African leaders aren’t interested in justice. They’re interested in immunity. Forget that lofty talk of victimisation and pan-African solidarity; in voting to protect Uhuru Kenyatta and William Ruto against the ICC, Africa’s presidents and heads of state are just protecting themselves – a protection that does not extend to the rest of us. By SIMON ALLISON.
In Addis Ababa, Africa’s leaders are gathering once again to munch on cocktail snacks and figure out solutions to the continent’s many and varied problems. Nkosazana Dlamini-Zuma, tasked with shepherding this unruly bunch, wants them to talk about poverty alleviation, gender equality and socio-economic rights: all vital for Africa’s continued development. Chances are, however, these issues will take a backseat as conflict and pageantry once again dominate the agenda. By SIMON ALLISON.
On Monday, 50 armed police stormed into the building that houses Uganda’s Daily Monitor. They shut down the printing press, unplugged computers and forced work to halt as they searched for an already-published document that casts Museveni’s government in a very bad light. Another newspaper and two radio stations were also raided in what looks like a brazen attempt to intimidate the press. By SIMON ALLISON.
Giving up once and for all on a political solution, Nigeria’s embattled government has ordered a major military offensive against Islamist militants Boko Haram, even sending in the fighter jets. It is a sign that President Goodluck Jonathan has run out of patience – but it also shows he hasn’t learned much from Nigeria’s very recent history. By SIMON ALLISON.
It hasn’t been long since Kenyan voters transformed Uhuru Kenyatta and William Ruto from nasty politicians into the country’s leading statesmen, nevermind that both have been charged with crimes against humanity. But as their trials loom larger, so do the dirty tactics. It’s a fight the International Criminal Court will struggle to win. By SIMON ALLISON.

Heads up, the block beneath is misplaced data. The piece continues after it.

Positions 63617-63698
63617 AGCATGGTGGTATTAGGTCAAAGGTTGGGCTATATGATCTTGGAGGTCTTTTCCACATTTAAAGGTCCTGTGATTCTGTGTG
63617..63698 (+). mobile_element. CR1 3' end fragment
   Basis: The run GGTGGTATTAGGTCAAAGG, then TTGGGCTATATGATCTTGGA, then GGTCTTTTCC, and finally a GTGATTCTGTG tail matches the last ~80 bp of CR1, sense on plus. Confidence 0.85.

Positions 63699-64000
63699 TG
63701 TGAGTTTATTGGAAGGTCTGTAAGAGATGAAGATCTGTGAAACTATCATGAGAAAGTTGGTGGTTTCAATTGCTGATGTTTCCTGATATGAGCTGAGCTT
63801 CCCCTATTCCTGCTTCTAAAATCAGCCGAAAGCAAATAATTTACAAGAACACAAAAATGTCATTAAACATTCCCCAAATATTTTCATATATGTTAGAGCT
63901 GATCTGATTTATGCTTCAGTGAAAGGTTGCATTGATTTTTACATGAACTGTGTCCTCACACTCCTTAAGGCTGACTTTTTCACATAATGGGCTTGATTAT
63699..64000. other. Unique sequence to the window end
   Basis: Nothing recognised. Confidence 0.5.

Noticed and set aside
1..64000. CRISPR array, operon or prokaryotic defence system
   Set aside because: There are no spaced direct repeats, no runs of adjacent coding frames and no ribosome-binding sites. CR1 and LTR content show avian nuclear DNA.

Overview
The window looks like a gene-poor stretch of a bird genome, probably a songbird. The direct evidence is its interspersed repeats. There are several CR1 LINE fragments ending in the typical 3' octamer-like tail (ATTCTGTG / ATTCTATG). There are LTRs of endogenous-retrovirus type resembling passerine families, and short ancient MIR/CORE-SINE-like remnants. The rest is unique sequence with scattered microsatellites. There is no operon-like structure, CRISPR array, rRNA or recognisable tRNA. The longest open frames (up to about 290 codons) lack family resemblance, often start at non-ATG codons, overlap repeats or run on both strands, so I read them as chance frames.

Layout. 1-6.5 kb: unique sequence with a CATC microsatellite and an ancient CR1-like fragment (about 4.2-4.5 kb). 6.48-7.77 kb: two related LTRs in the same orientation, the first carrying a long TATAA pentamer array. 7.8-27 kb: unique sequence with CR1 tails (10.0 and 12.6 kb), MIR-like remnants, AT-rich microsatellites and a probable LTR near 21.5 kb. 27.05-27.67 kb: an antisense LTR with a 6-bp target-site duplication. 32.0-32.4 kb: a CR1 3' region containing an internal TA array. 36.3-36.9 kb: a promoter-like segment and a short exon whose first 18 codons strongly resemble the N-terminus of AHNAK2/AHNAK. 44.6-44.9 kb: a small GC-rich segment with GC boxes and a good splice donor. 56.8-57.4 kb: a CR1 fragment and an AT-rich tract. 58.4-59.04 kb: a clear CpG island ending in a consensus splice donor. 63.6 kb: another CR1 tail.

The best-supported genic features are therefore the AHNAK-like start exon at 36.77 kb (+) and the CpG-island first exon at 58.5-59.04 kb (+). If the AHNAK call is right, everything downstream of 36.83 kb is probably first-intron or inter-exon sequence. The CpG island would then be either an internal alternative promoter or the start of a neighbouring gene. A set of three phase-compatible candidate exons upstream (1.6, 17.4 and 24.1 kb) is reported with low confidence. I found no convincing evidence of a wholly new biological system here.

Many readers will probably remember the old Hans Christian Anderson children’s tale of the poverty-stricken match seller who, starving, stares through a window at a restaurant banquet table overflowing with food as she lights one match after another of the ones she is supposed to sell so as to keep warm enough to stay alive. This 170- year-old cautionary tale, along with the Charles Dickens story of the nearly as unfortunate Little Nell, another hungry Victorian Age waif, swam into mind while attending the recent World Economic Forum on Africa in Cape Town. By J BROOKS SPECTOR.
Negotiations between the M23 rebel group and the government of the Democratic Republic of Congo have stalled in Uganda. With neither side willing to compromise, a push for a political solution to the conflict appears doomed to fail. And as South African boots ready themselves for combat against M23, the warning of sexual violence in war – and as a tactic of war – is being brought into sharp focus. By KHADIJA PATEL.